The partnership with USC Marshall will allow for collaboration on digitalization of the nation’s supply chains, including applications related to IoT (Internet of Things).

The first formal event of the partnership will be the Port Community IT Systems Exhibition and Technology Challenge at USC on Nov. 18-20. The gathering will open with a symposium offering leaders from ports communities and supply chain owner organizations, as well as public policy and academic experts a chance to explore how digital innovations can increase port operating efficiencies and reduce overall supply chain congestion.

“The Port of Los Angeles isn’t just the nation’s leading cargo port—it’s a laboratory for ideas and technologies that show how ports across America can thrive in the global marketplace for generations to come,” said Mayor Eric Garcetti. “Los Angeles is the perfect home for this innovative partnership, and I’m proud of the critical role our port has played in making it possible.”

The November conference will also feature a technology challenge, allowing teams of startups and student developers to compete for $15,000 in prizes for innovative new applications and solutions for sharing vital information through Port Community IT systems.

The Department’s 21st Century Ports Initiative is designed to promote excellence in the operation of the nation’s ports and associated supply chains. Digitalization of supply chain operations offers exciting opportunities for innovation and increased efficiencies that can benefit the wider U.S. economy. The existing research program at the Center for Global Supply Chain Management brings real synergy to this effort. 

“At the direction of Mayor Garcetti and Secretary Pritzker, The Port of Los Angeles will embark upon a project to test the capabilities of advanced digital technology to support efficiency, transparency and reliability in the maritime supply chain,” said Gene Seroka, Executive Director of the Port of Los Angeles. “We must engage a broad network of experts to succeed and the partnership announced today offers an excellent platform to do that.”

The Center for Global Supply Chain Management at the USC Marshall School of Business has worked with the Port of Los Angeles and Port of Long Beach on multi-year research projects to develop efficiencies and solutions for improved cargo flow and environmental sustainability for three years. The Center has hosted the annual Global Supply Chain Management Excellence Summit since 2012, bringing together key supply chain stakeholders to network and share knowledge.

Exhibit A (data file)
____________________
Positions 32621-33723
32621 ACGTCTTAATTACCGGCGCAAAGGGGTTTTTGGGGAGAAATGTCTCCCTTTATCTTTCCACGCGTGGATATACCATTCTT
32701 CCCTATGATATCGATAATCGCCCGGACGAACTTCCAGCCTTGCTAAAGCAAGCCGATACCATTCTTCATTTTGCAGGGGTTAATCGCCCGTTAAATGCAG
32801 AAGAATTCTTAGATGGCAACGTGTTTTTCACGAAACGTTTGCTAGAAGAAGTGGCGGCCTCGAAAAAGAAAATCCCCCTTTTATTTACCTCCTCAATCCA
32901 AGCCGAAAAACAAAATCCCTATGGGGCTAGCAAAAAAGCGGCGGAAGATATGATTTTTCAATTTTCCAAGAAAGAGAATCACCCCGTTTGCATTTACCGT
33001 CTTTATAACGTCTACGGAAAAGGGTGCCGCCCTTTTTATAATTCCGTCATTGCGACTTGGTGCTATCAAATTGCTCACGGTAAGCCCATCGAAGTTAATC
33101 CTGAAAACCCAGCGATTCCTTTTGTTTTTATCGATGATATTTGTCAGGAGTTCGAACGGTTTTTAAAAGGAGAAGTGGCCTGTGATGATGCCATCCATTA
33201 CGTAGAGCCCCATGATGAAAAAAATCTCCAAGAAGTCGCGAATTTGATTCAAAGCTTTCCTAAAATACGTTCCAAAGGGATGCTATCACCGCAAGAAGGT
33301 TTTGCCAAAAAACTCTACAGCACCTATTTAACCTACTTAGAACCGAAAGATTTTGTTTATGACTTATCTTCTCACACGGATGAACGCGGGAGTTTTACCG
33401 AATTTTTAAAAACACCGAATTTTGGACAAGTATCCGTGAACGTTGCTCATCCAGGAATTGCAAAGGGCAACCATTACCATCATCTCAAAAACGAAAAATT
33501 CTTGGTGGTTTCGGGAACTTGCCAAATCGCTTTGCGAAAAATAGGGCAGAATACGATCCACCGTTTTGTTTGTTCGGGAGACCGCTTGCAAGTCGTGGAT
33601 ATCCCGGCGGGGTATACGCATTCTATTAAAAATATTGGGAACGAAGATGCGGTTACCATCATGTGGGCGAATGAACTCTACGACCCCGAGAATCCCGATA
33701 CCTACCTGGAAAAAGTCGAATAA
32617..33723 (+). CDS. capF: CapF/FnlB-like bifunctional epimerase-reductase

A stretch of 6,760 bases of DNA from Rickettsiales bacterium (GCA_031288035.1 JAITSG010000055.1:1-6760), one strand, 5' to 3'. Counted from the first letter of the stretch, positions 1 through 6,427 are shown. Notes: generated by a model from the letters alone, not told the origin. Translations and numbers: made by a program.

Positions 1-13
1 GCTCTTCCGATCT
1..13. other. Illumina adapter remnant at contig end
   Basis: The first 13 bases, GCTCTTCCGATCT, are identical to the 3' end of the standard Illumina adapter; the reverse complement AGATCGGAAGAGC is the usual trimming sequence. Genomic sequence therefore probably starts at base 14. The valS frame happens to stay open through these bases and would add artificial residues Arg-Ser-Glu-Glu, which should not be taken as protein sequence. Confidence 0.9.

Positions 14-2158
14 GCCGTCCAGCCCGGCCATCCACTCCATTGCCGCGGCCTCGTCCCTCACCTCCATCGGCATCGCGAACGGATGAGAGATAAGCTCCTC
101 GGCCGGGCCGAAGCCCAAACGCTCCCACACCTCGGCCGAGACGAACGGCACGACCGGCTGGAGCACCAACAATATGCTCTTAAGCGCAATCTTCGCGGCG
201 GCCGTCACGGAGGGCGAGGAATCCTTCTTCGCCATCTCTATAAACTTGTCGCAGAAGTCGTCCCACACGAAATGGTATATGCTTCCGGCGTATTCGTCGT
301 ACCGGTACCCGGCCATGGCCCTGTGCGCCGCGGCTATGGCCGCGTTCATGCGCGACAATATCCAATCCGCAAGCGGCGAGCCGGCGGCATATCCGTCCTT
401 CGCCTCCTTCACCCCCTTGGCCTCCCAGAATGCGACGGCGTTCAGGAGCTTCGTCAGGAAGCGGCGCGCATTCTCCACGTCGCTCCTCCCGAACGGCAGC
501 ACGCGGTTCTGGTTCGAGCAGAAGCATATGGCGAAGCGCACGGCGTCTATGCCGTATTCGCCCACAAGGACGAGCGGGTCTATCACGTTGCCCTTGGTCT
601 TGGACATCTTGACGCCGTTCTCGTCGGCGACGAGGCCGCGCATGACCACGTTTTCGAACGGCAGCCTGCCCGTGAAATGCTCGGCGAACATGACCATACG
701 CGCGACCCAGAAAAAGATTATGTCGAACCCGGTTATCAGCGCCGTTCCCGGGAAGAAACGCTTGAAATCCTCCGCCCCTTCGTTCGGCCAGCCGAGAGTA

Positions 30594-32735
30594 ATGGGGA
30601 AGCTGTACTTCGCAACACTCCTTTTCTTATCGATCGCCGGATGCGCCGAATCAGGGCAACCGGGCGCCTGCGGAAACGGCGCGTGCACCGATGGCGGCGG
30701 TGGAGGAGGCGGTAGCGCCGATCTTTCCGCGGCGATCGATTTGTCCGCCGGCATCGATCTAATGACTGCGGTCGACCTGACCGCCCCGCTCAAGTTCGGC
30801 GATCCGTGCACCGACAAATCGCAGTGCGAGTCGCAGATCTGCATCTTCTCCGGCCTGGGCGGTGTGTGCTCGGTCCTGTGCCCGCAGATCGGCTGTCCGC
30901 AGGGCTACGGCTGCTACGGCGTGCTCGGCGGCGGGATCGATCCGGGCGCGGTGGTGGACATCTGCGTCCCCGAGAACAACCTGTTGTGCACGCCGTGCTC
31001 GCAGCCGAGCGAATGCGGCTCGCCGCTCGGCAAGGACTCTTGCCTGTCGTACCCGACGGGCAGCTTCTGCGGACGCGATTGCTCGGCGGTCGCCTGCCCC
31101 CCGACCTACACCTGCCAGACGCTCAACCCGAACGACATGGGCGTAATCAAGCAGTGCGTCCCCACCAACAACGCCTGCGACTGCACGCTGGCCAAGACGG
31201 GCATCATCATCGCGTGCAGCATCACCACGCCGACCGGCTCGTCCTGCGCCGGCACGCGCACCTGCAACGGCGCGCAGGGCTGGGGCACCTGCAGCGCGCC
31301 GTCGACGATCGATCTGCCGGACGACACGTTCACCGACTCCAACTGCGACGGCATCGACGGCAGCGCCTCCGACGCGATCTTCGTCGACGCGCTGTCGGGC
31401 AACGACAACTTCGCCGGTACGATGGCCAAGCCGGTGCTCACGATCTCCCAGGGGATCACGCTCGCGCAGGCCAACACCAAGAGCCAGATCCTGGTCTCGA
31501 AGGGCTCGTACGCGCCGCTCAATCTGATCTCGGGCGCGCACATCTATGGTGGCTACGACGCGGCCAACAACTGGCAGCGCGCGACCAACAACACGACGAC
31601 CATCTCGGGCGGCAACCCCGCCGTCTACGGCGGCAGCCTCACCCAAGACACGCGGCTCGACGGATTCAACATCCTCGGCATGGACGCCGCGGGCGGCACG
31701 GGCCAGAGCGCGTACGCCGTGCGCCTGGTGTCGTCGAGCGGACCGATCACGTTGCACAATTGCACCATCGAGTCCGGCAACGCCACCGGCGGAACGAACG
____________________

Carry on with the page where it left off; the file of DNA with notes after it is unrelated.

“The alliance between the Dept. of Commerce, USC Marshall and the CGSCM will facilitate the crucial first step of dissecting this problem so we can move forward with modernizing global supply chain using digital technology,” said Nick Vyas executive director of USC Marshall’s Center for Global Supply Chain Management (CGSCM) and assistant professor of clinical data sciences and operations at USC Marshall.

Registration for the conference on Nov. 18 and the Hackathon on Nov.19 is now open atwww.uscsupplychain.com/digitalsc.

For more information on the conference, contact Eric Chow, associate director at digitalsc@marshall.usc.edu or 213-821-0093 or Marni Goldberg at Mgoldberg@doc.gov.

For media inquiries, contact Alison Stateman, Alison.stateman@marshall.usc.edu or 917-224-8777.

Building Peace: Colombian Peace Presents New U.S. Business Opportunities


Bogota, Colombia

After decades of civil unrest, the Colombian government reached a ceasefire with the Revolutionary Armed Forces of Colombia (FARC) on June 23, 2016. The ceasefire deal was the last major step in reaching a final peace agreement, expected by the second half of August, according to Colombia’s Minister of Post-Conflict, Rafael Pardo. Peace is expected to bring many benefits to Colombia, including improved rule of law, security, and increased investment. This improved business environment has the potential to open a number of new opportunities for to U.S. companies.

The U.S. is an important trade and investment partner for Colombia. U.S.-based companies have been exporting an increased number products to Colombia since the U.S.-Colombia Trade Promotion Agreement went into effect in 2012. U.S. goods exports to Colombia stand at $16.3 billion in 2015, having grown 14% since the implementation of the agreement – compared to just 1.2% growth in U.S. goods exports worldwide over the same period. This makes Colombia our third largest export destination in Latin America.

Two industries that have made large gains are agricultural products and manufactured goods. Agriculture exports have doubled to $1.3 billion, and manufacturing exports grew 9.8% for a total of $14.5 billion in 2015.

One of the areas under negotiation as part of the peace process is comprehensive agricultural development. Therefore, a number of large agricultural development projects are planned as part of the government’s post-conflict strategy. The goal is to assist those areas most affected by the conflict and work to peacefully reintegrate the FARC and its former members into society. This priority has the potential to improve the standard of living for about 20% of the Colombian population that lives in rural areas affected by violence.

As Colombia seeks to develop and modernize its agricultural sector, U.S. agricultural equipment and services firms may find new business opportunities. For instance, new agricultural equipment imports can be subsidized by the government of Colombia, and the two-year, $500 million Colombia Siembra program is expected to increase agriculture growth in four years from 2.3% to 6.2% by 2018.